published Saturday, June 9th, 2012

Old Pikeville Elementary School gym gets new life

Bledsoe Little Blue Football and Cheerleading organization volunteers Vince Pendergrass, Bryan Simmons and Jim Swafford talk Friday about the work needed to get the now-exposed concrete floor of the old Pikeville Elementary School gymnasium ready for indoor sports practice.
Bledsoe Little Blue Football and Cheerleading organization volunteers Vince Pendergrass, Bryan Simmons and Jim Swafford talk Friday about the work needed to get the now-exposed concrete floor of the old Pikeville Elementary School gymnasium ready for indoor sports practice.
Photo by Ben Benton.

PIKEVILLE, Tenn. -- A local youth sports association hopes to revive the arch-topped old Pikeville Elementary School gymnasium as an indoor practice facility for its local youth sports and, possibly, a community center.

Jim Swafford of Bledsoe Little Blue Football and Cheerleading in Pikeville said the old gym has lots of space, a relatively good roof and an open, level floor.

Initially, the work will be for an indoor football and cheerleading practice area.

"We will put in batting cages so that youth baseball and softball have a place to come in the off-season," Swafford said of later plans.

He said Little Blue volunteers would like to see the building become a community center for activities of all kinds.

So far, more than two dozen volunteers have pressure-washed bleachers, covered broken windows, fixed holes where birds were getting in, washed away bird feces, cleaned old cots used by homeless people who had taken up residence in the building from time to time, and painted over graffiti, according to Swafford.

Little Blue volunteer Vince Pendergrass said the facility would be a boon to ball players as soon as it's ready.

He and Swafford said that a few years ago the group had problems finding a good place to practice, and the only building in the county that really shined as a solution was the old gym.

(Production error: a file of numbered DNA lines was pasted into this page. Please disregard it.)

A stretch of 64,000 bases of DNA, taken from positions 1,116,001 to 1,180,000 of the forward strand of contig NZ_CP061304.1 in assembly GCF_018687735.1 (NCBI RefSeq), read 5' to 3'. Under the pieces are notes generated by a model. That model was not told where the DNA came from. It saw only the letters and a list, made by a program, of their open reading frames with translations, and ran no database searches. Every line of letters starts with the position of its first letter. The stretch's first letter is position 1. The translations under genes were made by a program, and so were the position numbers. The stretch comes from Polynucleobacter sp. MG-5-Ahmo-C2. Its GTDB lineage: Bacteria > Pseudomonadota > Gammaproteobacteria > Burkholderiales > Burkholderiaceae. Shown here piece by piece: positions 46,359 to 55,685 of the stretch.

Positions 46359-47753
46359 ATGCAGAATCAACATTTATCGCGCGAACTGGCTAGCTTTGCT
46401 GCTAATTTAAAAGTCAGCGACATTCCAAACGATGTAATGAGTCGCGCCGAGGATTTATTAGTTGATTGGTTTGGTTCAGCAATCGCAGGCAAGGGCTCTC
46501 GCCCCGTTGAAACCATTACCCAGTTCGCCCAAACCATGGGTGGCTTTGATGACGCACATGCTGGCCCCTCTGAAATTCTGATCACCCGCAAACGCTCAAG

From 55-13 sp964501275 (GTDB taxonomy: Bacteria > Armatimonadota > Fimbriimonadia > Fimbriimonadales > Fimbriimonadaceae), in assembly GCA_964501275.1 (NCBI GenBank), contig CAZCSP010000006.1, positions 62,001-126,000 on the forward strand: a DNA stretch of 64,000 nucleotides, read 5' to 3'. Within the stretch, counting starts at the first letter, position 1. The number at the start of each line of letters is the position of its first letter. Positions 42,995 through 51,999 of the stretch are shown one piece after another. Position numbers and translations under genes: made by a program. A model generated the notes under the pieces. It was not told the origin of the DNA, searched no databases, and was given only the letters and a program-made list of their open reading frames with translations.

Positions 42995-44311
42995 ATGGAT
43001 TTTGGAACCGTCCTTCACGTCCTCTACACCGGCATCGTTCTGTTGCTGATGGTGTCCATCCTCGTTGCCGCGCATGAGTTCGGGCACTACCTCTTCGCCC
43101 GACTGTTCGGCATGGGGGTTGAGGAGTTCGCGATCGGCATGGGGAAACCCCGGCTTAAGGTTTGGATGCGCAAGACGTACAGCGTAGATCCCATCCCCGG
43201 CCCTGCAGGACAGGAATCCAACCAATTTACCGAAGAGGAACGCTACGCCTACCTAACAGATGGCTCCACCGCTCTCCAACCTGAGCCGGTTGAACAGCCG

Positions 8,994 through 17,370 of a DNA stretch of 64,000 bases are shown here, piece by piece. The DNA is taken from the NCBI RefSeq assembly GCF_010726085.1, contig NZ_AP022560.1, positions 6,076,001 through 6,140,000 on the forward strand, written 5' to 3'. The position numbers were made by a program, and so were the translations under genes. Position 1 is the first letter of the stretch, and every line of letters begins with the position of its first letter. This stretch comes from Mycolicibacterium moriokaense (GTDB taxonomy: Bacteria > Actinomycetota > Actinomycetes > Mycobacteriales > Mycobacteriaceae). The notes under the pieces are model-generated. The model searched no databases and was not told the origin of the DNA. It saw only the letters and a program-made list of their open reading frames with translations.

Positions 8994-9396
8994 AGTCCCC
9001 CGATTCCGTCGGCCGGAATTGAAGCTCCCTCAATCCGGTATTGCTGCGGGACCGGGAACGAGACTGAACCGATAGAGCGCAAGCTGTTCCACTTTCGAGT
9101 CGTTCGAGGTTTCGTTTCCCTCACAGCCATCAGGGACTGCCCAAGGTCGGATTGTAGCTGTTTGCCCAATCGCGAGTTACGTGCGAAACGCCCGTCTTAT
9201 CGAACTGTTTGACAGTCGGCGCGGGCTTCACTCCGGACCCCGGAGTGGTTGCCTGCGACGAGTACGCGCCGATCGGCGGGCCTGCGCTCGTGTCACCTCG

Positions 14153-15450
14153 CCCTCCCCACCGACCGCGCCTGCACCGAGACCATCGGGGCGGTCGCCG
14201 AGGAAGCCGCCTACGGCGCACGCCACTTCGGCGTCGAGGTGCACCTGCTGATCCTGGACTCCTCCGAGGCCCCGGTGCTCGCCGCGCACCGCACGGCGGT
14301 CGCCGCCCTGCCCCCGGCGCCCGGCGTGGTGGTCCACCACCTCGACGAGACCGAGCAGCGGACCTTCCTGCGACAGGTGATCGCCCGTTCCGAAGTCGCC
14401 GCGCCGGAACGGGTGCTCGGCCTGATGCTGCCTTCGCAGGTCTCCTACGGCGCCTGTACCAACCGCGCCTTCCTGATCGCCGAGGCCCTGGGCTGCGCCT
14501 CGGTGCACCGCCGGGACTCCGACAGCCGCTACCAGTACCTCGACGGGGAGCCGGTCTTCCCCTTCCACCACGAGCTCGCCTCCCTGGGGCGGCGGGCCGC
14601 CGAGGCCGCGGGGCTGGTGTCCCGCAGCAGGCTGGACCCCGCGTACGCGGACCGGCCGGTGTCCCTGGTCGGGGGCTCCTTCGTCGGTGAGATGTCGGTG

The group approached the Bledsoe County Board of Education this spring with the idea of using the building in exchange for a cleanup and tending to it on an ongoing basis.

"They were tremendous. They didn't bat an eye," Swafford said. "We made a small presentation, and they unanimously agreed to it."

Swafford also said County Mayor Bobby Collier and mayor's office manager Sue Colvard have been instrumental in getting debris from the cleanup hauled away, but the project otherwise is entirely volunteer driven.

There's still lots of work to do and a completion date is not certain, but the gym could be usable for some activities as soon as the floor is in good shape, Swafford and Pendergrass said.

Jack Roberson, Bledsoe County Schools' maintenance director, said the building's condition was growing worse and new caretakers couldn't come at a better time.

"Any type of improvement on that building would be great," Roberson said.

about Ben Benton...

Ben Benton is a news reporter at the Chattanooga Times Free Press. He covers Southeast Tennessee and previously covered North Georgia education. Ben has worked at the Times Free Press since November 2005, first covering Bledsoe and Sequatchie counties and later adding Marion, Grundy and other counties in the northern and western edges of the region to his coverage. He was born and raised in Cleveland, Tenn., a graduate of Bradley Central High School. Benton ...

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